Angus Kille makes rare repeat of Mission Impossible
- Tuesday 22nd September 2020
Taking full advantage of current dry snap Angus Kille has made a rare repeat of Mission Impossible (E9 7a) on Skyline Buttress, Gallt Yr Ogof in the Ogwen Valley, North Wales.
Perched on the uppermost skyline of the Owgen Valley, Skyline Buttress isn’t for the faint-hearted. An hour’s walk from the valley floor, Skyline Buttress is an amazing wall; clean-cut, it overhangs about 15 degrees beyond vertical for its full height. Taking a line on the right of the wall, Heart of Stone (E7 6c), is widely regarded as one of the best mountain E7’s in Wales; well-protected climbing up a thin crack.
Neil Carson’s Mission Impossible (E9 7a) tackles the super impressive wall to the left of Heart of Stone. Featuring F8b climbing Mission Impossible over-shadows its neighbour, as well as the other routes on the wall, in terms of difficulty and the shear challenge; without a doubt this is one of the high-end, classic mountain routes of North Wales. The difficulty of the climbing and the walk-in aside, getting a sustained dry spell such that the wall is dry is rare; Mission Impossible seems well-named.
Since Neil Carson’s historic first ascent only James McHaffie and Oli Grounsell have repeated Mission Impossible. Steve McClure threw his hat into the ring with an on-sight attempt in 2009 but this ended abruptly when he encountered crucial holds that were wet.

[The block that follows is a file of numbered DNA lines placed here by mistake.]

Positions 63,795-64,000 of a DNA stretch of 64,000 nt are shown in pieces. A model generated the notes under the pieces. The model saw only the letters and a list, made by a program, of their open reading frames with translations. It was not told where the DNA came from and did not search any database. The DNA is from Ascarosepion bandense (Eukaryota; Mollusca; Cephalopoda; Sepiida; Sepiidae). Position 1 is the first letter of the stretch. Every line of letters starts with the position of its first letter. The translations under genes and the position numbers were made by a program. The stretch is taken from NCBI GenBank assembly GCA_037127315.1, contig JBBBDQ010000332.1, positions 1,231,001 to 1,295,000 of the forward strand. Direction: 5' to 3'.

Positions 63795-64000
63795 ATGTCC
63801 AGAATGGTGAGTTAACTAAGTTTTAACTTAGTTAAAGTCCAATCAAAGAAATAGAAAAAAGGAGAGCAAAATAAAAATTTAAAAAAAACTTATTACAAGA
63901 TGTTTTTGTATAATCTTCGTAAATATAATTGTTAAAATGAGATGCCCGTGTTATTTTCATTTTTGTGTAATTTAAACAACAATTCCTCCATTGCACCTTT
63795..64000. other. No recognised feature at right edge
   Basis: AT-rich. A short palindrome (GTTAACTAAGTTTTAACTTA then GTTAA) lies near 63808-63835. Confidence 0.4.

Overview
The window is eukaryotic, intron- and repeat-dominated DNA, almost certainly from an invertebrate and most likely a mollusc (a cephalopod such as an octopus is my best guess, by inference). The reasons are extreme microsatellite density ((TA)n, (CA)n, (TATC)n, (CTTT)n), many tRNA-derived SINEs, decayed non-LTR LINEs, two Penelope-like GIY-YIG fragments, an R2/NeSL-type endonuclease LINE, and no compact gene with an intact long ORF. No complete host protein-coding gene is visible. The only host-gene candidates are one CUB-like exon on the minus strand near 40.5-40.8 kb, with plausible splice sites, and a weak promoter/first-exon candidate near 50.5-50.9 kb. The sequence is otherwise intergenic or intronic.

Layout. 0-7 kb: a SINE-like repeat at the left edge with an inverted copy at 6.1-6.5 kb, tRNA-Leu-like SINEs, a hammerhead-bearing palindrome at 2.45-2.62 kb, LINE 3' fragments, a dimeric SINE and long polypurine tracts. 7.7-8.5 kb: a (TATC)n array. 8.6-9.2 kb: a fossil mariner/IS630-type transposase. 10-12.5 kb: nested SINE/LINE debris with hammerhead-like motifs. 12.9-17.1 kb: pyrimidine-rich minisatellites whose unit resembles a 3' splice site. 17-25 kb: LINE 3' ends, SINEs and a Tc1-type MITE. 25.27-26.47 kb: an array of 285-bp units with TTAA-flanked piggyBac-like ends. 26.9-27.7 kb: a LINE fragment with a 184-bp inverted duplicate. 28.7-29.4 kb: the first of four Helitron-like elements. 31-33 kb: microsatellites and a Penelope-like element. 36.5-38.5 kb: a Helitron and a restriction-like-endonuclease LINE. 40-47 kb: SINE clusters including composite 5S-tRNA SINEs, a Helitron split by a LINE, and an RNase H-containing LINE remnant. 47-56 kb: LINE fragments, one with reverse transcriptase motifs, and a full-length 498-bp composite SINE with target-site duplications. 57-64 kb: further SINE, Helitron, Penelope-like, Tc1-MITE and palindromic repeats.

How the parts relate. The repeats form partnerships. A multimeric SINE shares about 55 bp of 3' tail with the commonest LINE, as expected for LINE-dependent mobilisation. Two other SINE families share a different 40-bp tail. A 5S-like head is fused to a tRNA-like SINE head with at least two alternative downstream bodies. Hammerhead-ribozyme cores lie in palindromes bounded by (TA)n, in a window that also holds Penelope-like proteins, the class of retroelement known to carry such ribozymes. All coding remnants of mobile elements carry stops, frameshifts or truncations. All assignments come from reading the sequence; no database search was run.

Reporting his repeat on Instagram Angus wrote; “I tried this route long enough to really understand the name.” He added; “It's first-class climbing on some of the best rock in North Wales, but there are precious few days in the year when it's completely dry. The climbing is safe but hard (about 8b) on a relentlessly steep wall, so it's not enough to just be bold or brave on the day you need to find it dry.”
Although there are a number of insitu pegs on Mission Impossible small cams also need to be placed which sky-rocket the overall difficulty. Even getting his hands on the top of the crags wasn’t sufficient to ensure success as Angus explained; “When I finally made it to this top move I was so pumped and adrenalised from the wild run-out crux sequence that I took a heart-breaking fall with my hand on top of the crag.”
Anyone familiar with Angus’s on-line posts will be aware that both he and his partner, Hazel Findlay, place a high store on the mental aspects of climbing. Harnessing this Angus’s next attempt was successful; “The route taught me a lot about patience and what motivates me, but learning that my head needn't be affected by that failure was one extra lesson. I climbed much smoother on the second go and sent the route, but managing my psychology is still the biggest improvement I can make in climbing, even on safe routes like this.”
Angus’s fourth ascent of Mission Impossible comes three months after his in-a-day ascent of the slate testpiece, The Quarryman (E8) – click here for our report on that ascent.
You can also read more about Angus in an upcoming feature article about Angus in the next (Nov/Dec) issue of Climber magazine in which he talks about his progression since starting climbing to ticking cutting edge routes such as Mission Impossible.
Finally, click here to follow Angus on Instagram.